Confidence up in November
OTTAWA – Pushed by strong labour market growth, the Conference Board of Canada saw its Index of Consumer Confidence reach the second highest level since 2007 last month and is an average of 17% in 2017 over 2016, one of the highest yearly improvements since it was started.
The board pegged November’s index at 121.1 (it was set at 100 in 2014).
“However, there is some cause to believe optimism will weaken as Canadians continue to grapple with rising debt loads and their ability to fund major purchases,” board economist Cory Renner said in his report. “After soaring through the first half of the year, durable good purchases are likely to slow; optimism about future purchases is therefore a key indicator to track.”
He noted there are two factors that could affect spending over the coming year: interest rate hikes and a slowdown in employment gains. “The Bank of Canada rose rates twice this past summer and the Conference Board expects three more rate rises by the end of next year,” Renner said. “Yet so far, this has not affected consumers’ willingness to purchase major items, with 33.5% of respondents answering favourably in November to questions about making major purchases, up 4.5 percentage points from the same period last year.
“Households also remain positive about their job prospects,” he continued, adding, “Nationally, 71.6% of respondents said their job prospects would improve or stay the same over the next six months. This is up from 62.8 per cent the same time last year.”
Despite the optimism about job prospects and a pick-up in wage growth (wages grew by an annualised 3% in October), the report said households were less optimistic about their future finances: 22.6% of households believe their finances will improve over the next six months, down from 24% last month.
The most interesting news coming from Ontario is the impending minimum wage hike and its effect on overall confidence in the country. “Ontarians’ consumer confidence declined by 1.7 points in the most recent survey, continuing a downward trend seen over the last four months,” Renner said, adding, “Ontarians had a more positive outlook for future employment, with 13.6% of respondents believing their employment prospects will improve over the next six months, up from 12.0% in October.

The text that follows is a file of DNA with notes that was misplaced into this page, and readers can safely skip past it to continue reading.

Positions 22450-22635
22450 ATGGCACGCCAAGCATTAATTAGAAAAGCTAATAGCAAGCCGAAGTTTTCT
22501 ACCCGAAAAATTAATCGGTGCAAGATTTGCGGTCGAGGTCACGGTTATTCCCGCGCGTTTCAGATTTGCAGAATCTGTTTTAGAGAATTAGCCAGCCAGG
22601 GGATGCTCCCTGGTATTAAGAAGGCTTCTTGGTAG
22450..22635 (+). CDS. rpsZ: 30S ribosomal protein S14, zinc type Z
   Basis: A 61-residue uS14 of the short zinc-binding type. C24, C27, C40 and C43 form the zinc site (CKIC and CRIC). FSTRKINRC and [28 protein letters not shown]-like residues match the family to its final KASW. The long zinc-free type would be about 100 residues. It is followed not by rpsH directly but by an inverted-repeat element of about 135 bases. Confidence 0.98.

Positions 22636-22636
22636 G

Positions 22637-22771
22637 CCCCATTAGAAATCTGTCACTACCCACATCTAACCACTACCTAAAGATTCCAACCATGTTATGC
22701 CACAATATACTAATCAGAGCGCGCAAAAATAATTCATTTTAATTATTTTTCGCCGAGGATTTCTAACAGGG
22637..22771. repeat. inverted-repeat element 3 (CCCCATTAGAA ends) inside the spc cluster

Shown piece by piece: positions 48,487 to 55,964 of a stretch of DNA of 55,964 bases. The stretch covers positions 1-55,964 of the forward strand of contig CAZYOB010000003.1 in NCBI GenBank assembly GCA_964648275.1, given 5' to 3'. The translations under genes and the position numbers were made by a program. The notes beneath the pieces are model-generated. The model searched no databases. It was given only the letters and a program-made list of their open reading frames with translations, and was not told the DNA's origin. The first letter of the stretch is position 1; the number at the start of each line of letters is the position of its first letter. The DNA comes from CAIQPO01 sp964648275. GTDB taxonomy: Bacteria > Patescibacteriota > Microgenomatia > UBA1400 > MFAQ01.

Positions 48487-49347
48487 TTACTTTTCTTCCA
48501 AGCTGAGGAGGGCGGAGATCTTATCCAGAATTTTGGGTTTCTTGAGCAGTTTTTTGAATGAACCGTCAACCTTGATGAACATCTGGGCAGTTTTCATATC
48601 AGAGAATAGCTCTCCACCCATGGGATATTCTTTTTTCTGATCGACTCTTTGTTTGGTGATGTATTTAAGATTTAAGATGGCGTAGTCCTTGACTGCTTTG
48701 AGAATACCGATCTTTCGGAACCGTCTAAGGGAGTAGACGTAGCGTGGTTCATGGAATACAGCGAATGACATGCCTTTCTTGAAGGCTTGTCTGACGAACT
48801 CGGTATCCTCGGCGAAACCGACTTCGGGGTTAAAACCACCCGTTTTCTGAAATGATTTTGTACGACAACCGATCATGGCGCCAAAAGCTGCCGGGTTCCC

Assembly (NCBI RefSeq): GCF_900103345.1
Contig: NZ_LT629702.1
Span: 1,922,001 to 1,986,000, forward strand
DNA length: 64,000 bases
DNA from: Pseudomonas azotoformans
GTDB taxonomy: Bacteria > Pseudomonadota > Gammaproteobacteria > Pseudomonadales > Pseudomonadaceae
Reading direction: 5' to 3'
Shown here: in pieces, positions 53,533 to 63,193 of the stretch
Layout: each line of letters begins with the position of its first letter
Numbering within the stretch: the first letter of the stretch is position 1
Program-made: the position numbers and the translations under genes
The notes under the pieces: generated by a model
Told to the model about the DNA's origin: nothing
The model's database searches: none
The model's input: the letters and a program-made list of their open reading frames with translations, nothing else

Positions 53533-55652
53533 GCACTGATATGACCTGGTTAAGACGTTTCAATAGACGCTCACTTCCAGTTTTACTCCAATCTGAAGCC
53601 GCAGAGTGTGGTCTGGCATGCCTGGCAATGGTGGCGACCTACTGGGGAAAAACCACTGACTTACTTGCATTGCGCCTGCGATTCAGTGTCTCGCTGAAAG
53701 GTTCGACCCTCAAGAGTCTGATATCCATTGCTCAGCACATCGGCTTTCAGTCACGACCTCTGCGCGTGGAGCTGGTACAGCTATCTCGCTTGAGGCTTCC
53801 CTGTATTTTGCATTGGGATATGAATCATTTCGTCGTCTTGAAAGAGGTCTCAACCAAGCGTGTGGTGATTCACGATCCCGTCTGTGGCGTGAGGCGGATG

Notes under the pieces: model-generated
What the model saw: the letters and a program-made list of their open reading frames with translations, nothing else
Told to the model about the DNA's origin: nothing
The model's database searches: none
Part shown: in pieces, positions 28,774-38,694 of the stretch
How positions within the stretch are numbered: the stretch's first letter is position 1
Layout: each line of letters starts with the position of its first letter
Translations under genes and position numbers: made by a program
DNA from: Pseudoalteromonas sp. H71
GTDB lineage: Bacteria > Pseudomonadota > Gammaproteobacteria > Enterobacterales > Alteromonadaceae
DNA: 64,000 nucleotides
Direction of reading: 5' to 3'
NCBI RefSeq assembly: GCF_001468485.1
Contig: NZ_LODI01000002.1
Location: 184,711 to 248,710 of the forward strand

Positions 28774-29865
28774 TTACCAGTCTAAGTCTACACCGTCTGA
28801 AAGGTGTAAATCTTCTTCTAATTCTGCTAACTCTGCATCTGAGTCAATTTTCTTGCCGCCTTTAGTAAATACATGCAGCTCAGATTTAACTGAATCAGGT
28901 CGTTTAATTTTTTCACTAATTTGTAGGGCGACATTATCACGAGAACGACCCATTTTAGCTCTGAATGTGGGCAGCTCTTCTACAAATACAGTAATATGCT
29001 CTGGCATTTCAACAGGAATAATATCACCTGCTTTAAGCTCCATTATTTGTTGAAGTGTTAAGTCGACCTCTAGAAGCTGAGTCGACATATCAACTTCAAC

“But although Ontarians were optimistic about employment, their views about current and future finances fell,” he continued. “In Ontario, 21.4% of respondents believe their future finances will improve over the next six months, down from 23.9% in October.”
Meanwhile, the index in Quebec rose 14.1 points in November, reaching its highest level in well over a decade. People in Quebec continue to be especially optimistic about major purchases (the highest positive response rate in Canada), and views about future employment and finances are above the national average.
Albertan’s confidence surged by 8.4 points in November, Renner said, pointing out the province’s index is now at its highest level since the end of 2014. “Albertans are especially more optimistic about the future, with positive response rates to expectations about future job prospects and future finances surging,” he remarked.
The index for British Columbia rose 10 points in November, the second consecutive double-digit increase. British Columbians are expecting employment to rise, as 15.9% of respondents believe their job prospects will improve in the next six months, up from 12.6% last in October. “Views about making major purchases have also improved, reaching their most optimistic level since 2007, despite concerns about housing affordability in the province,” Renner reported.
The Saskatchewan–Manitoba index was one of three to decline in October, though it remains elevated compared with the last 16 months. People in the region continue to have below or significantly below average response rates for all four questions (about current finances, future finances, job prospects, and major purchases).
Volatility remains in the Atlantic Canada index, which declined by almost 10 points in November for the fourth time this year. “The Atlantic provinces continue to struggle, with economic growth well below the national average,” Renner pointed out.
The Conference Board conducted its online survey of some 3,000 Canadian adults between November 6 and 16, 2017.